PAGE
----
It's fair to say I am not afraid of causing the odd murmur of disapproval. I enjoyed the look on my teachers' faces when I showed up at my posh secondary school with bum-length blonde braids (think Destiny's Child circa 1996) or scribbled away at my A-level exam papers with inch-long nail extensions. It wasn't mainstream to get your tongue pierced when I did, at 16, and my parents reacted accordingly.
But these were fairly predictable acts of teenage rebellion. If they weren't designed to deliberately shock, then the odd adult complaint was hardly unwelcome. Eventually I grew up, and these days I consider myself a very respectable 31-year-old. So I was shocked, frankly, to discover I am regarded as a scandalous person in Ghana, where I now live. The first inkling came when I went to see my dressmaker – a very talented, very Christian woman who usually has a knack for copying my favourite designer dresses with locally bought bright African fabrics.
Once I took her one of my more low-cut numbers, a lovely fitted mini-dress with a deep V-neck and short skirt. She promised to copy it exactly. Two weeks later, she looked extremely pleased with herself as she returned an unrecognisable garment. It had a neckline more befitting a nun and the skirt had been lengthened by at least 3in. She had copied it, but with improvements. The original was "no good", she offered by way of explanation.
It was then I started to notice that displays of flesh are not that prevalent here. I was boarding a plane recently, arms up shoving luggage into the overhead compartment, only to feel a strange tugging sensation around my waist. An old lady sitting in the aisle had taken it upon herself to rearrange my outfit so as to eliminate the possibility of any midriff coming on display. And as for my large hoop earrings – an elderly aunt told me I looked "like a prostitute" when I ventured out in a pair of those.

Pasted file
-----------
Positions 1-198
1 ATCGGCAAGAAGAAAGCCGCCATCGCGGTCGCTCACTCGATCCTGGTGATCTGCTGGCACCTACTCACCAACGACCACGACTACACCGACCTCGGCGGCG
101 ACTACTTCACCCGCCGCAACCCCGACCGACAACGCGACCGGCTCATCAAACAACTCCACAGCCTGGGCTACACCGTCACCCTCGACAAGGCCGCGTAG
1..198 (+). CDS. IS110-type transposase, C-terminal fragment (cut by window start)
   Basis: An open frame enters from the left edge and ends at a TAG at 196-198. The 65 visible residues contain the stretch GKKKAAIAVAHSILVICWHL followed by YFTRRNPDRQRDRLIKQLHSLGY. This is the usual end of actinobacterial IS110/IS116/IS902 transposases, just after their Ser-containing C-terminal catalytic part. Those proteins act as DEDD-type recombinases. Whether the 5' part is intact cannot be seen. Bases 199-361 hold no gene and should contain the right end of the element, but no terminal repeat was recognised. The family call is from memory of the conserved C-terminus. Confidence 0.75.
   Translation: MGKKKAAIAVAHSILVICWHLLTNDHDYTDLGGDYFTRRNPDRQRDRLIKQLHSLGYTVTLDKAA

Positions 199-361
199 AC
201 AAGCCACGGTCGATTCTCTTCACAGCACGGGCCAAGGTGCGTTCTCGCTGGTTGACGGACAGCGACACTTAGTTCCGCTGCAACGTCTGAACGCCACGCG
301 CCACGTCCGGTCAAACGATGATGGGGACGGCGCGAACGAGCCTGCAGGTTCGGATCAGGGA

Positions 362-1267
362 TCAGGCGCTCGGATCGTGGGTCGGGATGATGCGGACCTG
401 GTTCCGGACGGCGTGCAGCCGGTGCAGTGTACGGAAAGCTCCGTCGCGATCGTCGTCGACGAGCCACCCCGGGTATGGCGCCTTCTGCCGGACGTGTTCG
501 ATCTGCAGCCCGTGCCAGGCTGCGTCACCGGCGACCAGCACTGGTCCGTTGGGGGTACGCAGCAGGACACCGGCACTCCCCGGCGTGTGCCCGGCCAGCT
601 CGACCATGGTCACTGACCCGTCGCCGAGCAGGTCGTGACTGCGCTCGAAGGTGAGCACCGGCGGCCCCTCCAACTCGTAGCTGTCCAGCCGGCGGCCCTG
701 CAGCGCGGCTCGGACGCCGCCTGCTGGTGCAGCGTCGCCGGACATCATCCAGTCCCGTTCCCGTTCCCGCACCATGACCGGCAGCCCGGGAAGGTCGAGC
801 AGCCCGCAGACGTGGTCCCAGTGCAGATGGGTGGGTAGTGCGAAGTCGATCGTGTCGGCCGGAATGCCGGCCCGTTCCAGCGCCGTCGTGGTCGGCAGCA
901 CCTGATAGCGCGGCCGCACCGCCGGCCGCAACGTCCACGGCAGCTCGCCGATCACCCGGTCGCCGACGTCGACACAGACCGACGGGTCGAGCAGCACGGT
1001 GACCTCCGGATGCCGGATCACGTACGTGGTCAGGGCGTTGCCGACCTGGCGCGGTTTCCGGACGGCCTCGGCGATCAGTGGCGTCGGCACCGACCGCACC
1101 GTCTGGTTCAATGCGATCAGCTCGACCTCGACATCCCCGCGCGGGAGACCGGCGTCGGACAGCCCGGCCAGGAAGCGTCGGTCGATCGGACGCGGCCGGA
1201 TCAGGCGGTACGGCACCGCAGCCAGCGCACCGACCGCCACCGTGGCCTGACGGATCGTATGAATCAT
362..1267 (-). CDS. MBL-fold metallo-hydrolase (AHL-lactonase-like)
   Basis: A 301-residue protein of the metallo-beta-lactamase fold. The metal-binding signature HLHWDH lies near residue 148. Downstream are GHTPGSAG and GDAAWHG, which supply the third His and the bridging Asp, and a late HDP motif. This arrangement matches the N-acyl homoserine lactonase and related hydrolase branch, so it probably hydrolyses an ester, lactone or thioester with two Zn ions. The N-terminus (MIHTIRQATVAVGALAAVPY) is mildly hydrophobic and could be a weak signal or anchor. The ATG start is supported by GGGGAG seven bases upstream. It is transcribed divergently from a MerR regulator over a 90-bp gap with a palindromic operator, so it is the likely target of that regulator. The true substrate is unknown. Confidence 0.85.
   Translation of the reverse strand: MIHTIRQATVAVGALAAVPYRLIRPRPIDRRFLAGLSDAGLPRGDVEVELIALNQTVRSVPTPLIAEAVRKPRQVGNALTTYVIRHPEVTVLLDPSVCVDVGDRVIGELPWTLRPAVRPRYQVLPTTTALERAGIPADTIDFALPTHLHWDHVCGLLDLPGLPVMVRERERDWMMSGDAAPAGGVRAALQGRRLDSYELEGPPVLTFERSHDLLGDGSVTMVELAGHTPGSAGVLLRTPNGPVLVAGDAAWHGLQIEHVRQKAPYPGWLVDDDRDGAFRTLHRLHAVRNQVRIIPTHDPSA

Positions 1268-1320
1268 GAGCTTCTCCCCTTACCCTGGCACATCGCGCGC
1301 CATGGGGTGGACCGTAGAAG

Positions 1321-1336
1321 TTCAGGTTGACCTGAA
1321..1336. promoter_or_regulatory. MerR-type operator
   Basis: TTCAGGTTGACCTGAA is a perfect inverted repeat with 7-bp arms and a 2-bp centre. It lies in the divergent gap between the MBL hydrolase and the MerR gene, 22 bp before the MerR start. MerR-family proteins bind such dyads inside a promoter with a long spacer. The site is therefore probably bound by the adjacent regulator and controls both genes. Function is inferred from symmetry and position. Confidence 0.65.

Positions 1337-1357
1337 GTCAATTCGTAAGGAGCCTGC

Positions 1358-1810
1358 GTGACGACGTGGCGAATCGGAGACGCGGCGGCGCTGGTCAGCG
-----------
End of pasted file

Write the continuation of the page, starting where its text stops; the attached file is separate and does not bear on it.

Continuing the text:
I have always thought of Ghana as a liberal society where, among other things, people from the diaspora arrive in droves every Christmas to party hard. The latest Ghanaian dance – Azonto – is becoming a worldwide trend, for goodness sake.
But it turns out this liberalism is not as widespread as I thought. One night recently, after what I considered to be a pretty conservative evening out, I returned home at around 1am only for the night watchman to poke his head through my open car window, point his finger right at my nose, and exclaim: "You! You are a bad woman!" Friends reminded me that, for many people here, it's still considered improper for women to go out at night unless accompanied by a husband.
It transpires I'm not the only "bad woman" in Accra. A very sociable friend who recently moved here from London has been receiving blackmail texts from someone who observed her comings and goings when her husband was away, assuming she could only be conducting an illicit affair. "I will send your husband videos of you going out at night," the culprit threatened. Her husband – also a Londoner – found the concept of a brown envelope arriving on the doorstep containing "outrageous" images of his wife meeting friends for a pizza pretty hilarious, although she is a bit more spooked.
Ghana is not Saudi Arabia. There is nothing explicitly banning women from going wherever they please, and even such risqué behaviour as large hoop earrings are perfectly within the confines of the law. But that's just more confusing. There is the illusion of liberalism, when in fact old-fashioned attitudes prevail.
For someone like me there is only one option: locate a tailor with equally loose morals, find a supplier for my beloved hoop earrings and – it's lucky I got all that practice doing this as a teenager – flaunt it regardless.
Eva Wiseman is interviewing Grace Coddington and will be back here next week
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